- The Washington Times - Tuesday, August 16, 2005

The Redskins must have lost their newly invigorated playbook on the flight to Charlotte, N.C.

Otherwise, they remain the one-legged man in a dance contest. Their idea of being imaginative on offense remains the 5-yard dink pass.

They are not unlike Tom Hanks’ character in “Saving Private Ryan.”

They go into the contests armed with a .45-caliber pistol, while their opponents are bearing down on them in a tank.

You saw the game against the Panthers.

You probably thought it was a rerun.

You saw that game perhaps as many as 12 times last season.

Yes, yes, yes. We know it was only a preseason game, and coaches refuse to show their best stuff in August. And who can blame them?

But didn’t the Panthers score 28 points in the same conditions?

And shouldn’t the Redskins feel a certain motivation to establish something positive going into the regular season?

As usual, the Redskins have this amazing capacity to move the ball between the 30-yard lines and to accumulate decent yardage totals, only to come up empty.

They establish the 5-yard pass in the flat with stunning efficiency. But no team can live on the 5-yard pass in the flat. Defenses allow offenses certain liberties in the middle of the field. Those liberties are summarily removed as a team attempts to finish a drive with a touchdown.

And that is the challenge before the Redskins. They can move the ball at times. They just can’t put it in the end zone. They lack the big-play performer, whether the playmaker comes from the quarterback, running back or receiving positions.

Patrick Ramsey, Mark Brunell and rookie Jason Campbell each put up nice numbers. Hard as it is to believe, they combined for 330 yards passing. And yet, all that yardage resulted in a meager 10 points, a familiar output.

Brunell orchestrated the team’s only touchdown drive, a 14-play, 82-yard gem late in the third quarter, which, of course, is fairly standard in the course of a football game. A team may piece together one or two time-consuming drives a game.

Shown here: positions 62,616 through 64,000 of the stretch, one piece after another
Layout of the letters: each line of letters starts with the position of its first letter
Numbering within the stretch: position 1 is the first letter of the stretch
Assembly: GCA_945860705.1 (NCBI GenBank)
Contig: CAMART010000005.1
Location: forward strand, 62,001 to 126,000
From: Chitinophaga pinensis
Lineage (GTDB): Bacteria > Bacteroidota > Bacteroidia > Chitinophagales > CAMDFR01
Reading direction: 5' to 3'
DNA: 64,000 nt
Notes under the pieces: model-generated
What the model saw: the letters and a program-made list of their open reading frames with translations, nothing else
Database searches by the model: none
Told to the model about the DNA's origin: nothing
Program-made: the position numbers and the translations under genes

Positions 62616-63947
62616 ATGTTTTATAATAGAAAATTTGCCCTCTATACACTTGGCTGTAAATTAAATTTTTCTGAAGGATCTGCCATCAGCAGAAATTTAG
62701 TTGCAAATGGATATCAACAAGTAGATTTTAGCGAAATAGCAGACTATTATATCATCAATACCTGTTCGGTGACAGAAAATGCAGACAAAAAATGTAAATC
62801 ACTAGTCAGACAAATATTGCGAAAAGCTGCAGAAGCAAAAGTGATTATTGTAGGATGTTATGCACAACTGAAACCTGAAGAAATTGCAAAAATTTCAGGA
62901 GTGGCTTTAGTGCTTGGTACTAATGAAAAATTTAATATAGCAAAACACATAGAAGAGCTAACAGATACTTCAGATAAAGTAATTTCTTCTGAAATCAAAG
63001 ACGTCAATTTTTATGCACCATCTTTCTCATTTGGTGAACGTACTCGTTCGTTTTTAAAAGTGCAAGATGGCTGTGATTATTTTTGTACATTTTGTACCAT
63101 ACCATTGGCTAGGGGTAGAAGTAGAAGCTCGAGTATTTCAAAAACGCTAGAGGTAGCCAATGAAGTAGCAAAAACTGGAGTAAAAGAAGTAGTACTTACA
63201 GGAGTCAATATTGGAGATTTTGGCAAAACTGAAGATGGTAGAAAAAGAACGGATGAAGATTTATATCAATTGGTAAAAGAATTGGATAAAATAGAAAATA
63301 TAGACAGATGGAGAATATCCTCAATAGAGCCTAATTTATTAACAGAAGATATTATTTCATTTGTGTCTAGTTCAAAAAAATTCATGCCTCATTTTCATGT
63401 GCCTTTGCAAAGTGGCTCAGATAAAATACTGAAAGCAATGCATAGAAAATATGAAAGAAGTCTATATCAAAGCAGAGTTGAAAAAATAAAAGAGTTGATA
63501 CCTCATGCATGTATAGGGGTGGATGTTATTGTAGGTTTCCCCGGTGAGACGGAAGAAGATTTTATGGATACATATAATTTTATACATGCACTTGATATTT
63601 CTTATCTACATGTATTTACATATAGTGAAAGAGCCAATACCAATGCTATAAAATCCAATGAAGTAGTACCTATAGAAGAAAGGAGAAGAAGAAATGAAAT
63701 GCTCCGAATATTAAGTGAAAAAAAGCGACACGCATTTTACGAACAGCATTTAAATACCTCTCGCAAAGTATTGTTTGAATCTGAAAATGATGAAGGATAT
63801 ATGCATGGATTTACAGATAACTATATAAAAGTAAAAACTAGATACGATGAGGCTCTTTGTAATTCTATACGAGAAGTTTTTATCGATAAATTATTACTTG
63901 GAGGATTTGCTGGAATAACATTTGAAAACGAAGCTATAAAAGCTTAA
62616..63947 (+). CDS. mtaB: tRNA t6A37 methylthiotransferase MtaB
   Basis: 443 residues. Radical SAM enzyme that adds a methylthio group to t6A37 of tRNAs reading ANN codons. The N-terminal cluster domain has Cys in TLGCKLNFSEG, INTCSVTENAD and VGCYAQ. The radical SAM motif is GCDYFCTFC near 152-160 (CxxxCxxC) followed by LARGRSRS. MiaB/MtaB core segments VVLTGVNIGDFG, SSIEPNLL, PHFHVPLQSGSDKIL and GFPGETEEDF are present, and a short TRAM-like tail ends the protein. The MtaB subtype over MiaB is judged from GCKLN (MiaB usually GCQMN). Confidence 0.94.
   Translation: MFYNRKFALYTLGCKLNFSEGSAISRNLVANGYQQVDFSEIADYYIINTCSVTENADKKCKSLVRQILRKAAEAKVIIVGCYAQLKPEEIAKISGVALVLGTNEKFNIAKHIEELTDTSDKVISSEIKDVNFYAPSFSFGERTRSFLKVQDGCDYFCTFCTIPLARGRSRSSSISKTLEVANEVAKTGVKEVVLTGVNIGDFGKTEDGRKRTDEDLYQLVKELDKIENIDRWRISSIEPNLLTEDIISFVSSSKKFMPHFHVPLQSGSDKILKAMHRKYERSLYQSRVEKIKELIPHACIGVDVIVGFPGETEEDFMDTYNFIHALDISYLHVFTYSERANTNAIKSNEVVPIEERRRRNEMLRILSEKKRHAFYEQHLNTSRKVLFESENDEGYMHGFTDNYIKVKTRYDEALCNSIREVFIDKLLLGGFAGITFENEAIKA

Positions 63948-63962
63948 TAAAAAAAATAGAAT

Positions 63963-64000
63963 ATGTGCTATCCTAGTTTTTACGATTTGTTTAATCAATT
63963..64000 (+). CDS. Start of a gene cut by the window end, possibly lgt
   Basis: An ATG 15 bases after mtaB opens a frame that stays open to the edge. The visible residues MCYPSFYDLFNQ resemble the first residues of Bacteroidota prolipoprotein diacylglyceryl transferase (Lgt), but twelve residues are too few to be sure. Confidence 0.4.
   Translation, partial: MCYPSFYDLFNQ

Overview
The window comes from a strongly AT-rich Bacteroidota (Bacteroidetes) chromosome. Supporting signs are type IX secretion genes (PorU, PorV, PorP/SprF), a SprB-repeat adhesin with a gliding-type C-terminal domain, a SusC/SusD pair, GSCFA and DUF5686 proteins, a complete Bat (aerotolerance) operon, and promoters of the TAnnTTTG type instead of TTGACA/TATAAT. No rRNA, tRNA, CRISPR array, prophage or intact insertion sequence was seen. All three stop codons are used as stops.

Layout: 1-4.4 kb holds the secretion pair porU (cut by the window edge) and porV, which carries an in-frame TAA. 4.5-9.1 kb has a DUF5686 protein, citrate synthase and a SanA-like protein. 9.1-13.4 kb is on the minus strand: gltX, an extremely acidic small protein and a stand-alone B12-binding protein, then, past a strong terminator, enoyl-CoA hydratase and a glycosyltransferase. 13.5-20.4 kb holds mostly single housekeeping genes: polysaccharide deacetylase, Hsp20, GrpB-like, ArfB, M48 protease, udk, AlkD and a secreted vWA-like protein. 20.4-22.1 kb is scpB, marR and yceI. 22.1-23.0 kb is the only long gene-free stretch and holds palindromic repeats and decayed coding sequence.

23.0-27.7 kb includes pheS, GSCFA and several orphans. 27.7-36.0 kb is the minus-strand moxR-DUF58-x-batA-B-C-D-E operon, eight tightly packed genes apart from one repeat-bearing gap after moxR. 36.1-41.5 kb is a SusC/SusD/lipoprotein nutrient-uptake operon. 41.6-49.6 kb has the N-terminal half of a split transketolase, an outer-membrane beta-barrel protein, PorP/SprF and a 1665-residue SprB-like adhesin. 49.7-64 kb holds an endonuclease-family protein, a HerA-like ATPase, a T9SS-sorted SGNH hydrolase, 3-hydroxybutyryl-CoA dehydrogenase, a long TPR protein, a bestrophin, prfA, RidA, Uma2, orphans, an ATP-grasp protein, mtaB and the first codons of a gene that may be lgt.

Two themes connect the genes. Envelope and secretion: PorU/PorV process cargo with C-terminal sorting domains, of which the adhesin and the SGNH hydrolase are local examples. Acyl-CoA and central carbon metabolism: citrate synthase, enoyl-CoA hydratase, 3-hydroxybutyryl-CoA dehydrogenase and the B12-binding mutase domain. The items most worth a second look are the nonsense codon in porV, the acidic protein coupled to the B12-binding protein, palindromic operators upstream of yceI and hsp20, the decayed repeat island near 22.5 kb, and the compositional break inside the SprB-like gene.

A good offensive team usually has a couple of big plays to go with its ball-control forays, which is where the Redskins have been found so wanting in Joe Gibbs II.

Clinton Portis had a long touchdown run against the Buccaneers in the opening game last season, and that was pretty much it for the team’s big plays.

So much of the season was viewed in eyes-glazed-over mode.

You would sit down to watch a football game, and inevitably, a soccer match would break out.

There was that sinking feeling anew in this initial inspection of the Redskins.

We know it is too early to be foaming at the mouth. We know the Redskins could average 10 points a game in the preseason and then drop 30 on the Bears in the opener. And we know the difference between 6-10 and 10-6 is sometimes incredibly small in the parity-filled NFL.

Yet the Redskins who showed up in North Carolina looked eerily similar to the mind-numbing Redskins of 2004.

Even after they closed to 14-10 late in the third quarter, you did not have the feeling they were truly in the game. You had the same feeling going into the fourth quarter of too many games last season.

Another thing: Ramsey did nothing to ease the speculation enveloping the quarterback position. Washington usually likes a full-blown quarterback controversy as much as the next NFL city.

But this one, if it comes to be, will be held with reluctance, given the alternatives.

Ramsey did throw the ball deep on one occasion.

It was intercepted, of course.

Gibbs did not express a need to study the film in the hope of finding positives.

It was what it was, a trip back to 2004.

All Washington wanted to see was a small sign of life on offense.

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